Just look up Warren Harding on Wikipedia. The first entry you will find is not the 29th president of the United States of America, but a rock climber with the same name. But what do you expect? History is nothing but a long list of disasters in chronological order. Historians love calamity. And they reserve their highest accolades for those who cause them. The same is true in financial history. Those who make it big are those who make it worse.
It is safe to assume that no one working at the Federal Reserve or at the White House has a picture of Warren Gamaliel Harding over his desk. Yet, if American presidents were ranked on the basis of how well they faced up to financial disaster, Warren G. Harding might be somebody. His handsome face would be carved on Rushmore. His likeness would grace the $100 bill. Harding was the last American president to deal honestly with a major financial crisis. Every president since has tried to scam his way out of it.
By the time Harding took office in ’21 the Panic of 1920 was taking the unemployment rate from 4% to nearly 12%. GDP fell 17%. Then, as now, the president’s subordinates urged him to intervene. Secretary of Commerce Herbert Hoover wanted to meddle – as he would 10 years later. But Harding resisted. No bailouts. No stimulus. No monetary policy. No fiscal policy. Harding had a better approach; he cut government spending and went out to play poker:
“We will attempt intelligent and courageous deflation, and strike at government borrowing which enlarges the evil, and we will attack high cost of government with every energy and facility which attend Republican capacity…it will be an example to stimulate thrift and economy in private life.
“Let us call…for a nationwide drive against extravagance and luxury, to a recommittal to simplicity of living, to that prudent and normal plan of life which is the health of the republic.”
Within a decade, Harding’s views were collectibles. But in 1921, he still saw the economic world as a moral world ordered not by man, but by God. This was not the result of long study or deep reflection on his part. He was probably the dummy everybody said he was. As Keynes pointed out, politicians are always in thrall of some dead economist. At least Harding was in thrall to the good ones.
“No statute enacted by man can repeal the inexorable laws of nature,” he announced. “Our most dangerous tendency is to expect too much of government…”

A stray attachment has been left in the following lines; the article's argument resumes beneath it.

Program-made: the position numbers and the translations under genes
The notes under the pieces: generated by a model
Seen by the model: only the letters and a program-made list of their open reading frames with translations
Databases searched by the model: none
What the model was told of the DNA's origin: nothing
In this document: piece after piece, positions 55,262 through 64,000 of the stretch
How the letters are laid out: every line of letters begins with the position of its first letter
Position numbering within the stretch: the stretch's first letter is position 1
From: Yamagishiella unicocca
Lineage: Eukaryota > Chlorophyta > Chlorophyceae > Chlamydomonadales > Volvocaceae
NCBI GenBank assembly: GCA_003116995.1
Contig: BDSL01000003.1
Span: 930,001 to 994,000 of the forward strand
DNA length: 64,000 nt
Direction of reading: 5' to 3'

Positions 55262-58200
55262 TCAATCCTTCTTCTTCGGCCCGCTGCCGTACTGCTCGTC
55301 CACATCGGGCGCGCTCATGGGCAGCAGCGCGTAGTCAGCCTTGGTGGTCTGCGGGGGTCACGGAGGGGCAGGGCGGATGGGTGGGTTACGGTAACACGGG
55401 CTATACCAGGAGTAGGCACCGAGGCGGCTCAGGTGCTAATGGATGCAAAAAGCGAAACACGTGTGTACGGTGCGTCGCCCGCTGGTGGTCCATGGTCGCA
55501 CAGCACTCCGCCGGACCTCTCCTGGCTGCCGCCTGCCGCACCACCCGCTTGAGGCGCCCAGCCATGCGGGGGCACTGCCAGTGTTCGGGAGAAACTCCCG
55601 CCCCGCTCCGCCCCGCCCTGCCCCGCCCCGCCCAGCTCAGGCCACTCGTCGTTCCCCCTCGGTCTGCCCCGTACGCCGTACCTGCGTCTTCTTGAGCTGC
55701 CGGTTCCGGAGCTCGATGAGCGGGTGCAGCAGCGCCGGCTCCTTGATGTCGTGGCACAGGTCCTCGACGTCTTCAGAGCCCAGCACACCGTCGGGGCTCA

Harding was not the first to see the economy as a ‘natural’ order…one that you disturbed at your peril. A Taoist named Zhuangzi, who lived about the same time as Alexander, observed: “Good order results spontaneously when things are let alone.”
Later, economists of the Scottish enlightenment, notably Adam Smith and Adam Ferguson elaborated. Smith, like Harding, saw the economy ordered by the invisible hand of God. Ferguson saw markets as a ‘spontaneous order,’ which were the “result of human action, but not the execution of any human design”.
The same basic insight led Irving Fisher – the greatest economist of the 1920s – to come up with his debt-deflation theory of depressions. After people had borrowed, they needed to pay back. Busts followed booms; there was no getting around it.
Warren Harding may never have been the brightest bulb on the White House porch, but intuitively he understood that proper macro-economic policies were more the product of virtue than of genius. Debt led to trouble; that’s all he needed to know.
Keynes came along a few years later. Keynes was a genius; everybody said so. And he had an answer for everything. Nature? Government could do better. Debt? Don’t worry about it, he said. Why not just let capitalism sort itself out? Without government intervention, it will only get worse, said Keynes.
But Harding had already proved him wrong. Harding did the very opposite of what Keynes recommended. Instead of increasing government spending, he reduced it. He cut the budget almost in half. He slashed taxes too…and cut the national debt by a third.
Japan at the time struggled with the same downturn. But it had no Harding at the helm. Instead, its masters prefigured Keynes, trying to stay the correction using price controls and other interventions. The result was a long-drawn-out affair that lasted until 1927 and ended in a bank crisis. In America, meanwhile, by 1922 unemployment was back down to 6.7%. By 1923 it was down further – to 2.4%.
This lesson was entirely lost on the world’s economists. When the next crisis hit a decade later, they turned to Keynes. Of course, it turned out to be a moral world after all. They got what they deserved.
The Daily Reckoning
My daughter is bouncing up and down with excitement. This afternoon she lost another baby tooth (her third to date) and she knows that the tooth fairy will visit her tonight and leave her some money. I remember the feeling. As a kid, whenever I lost a tooth I could look forward to finding a shiny new quarter under my pillow the next morning.
Times have changed.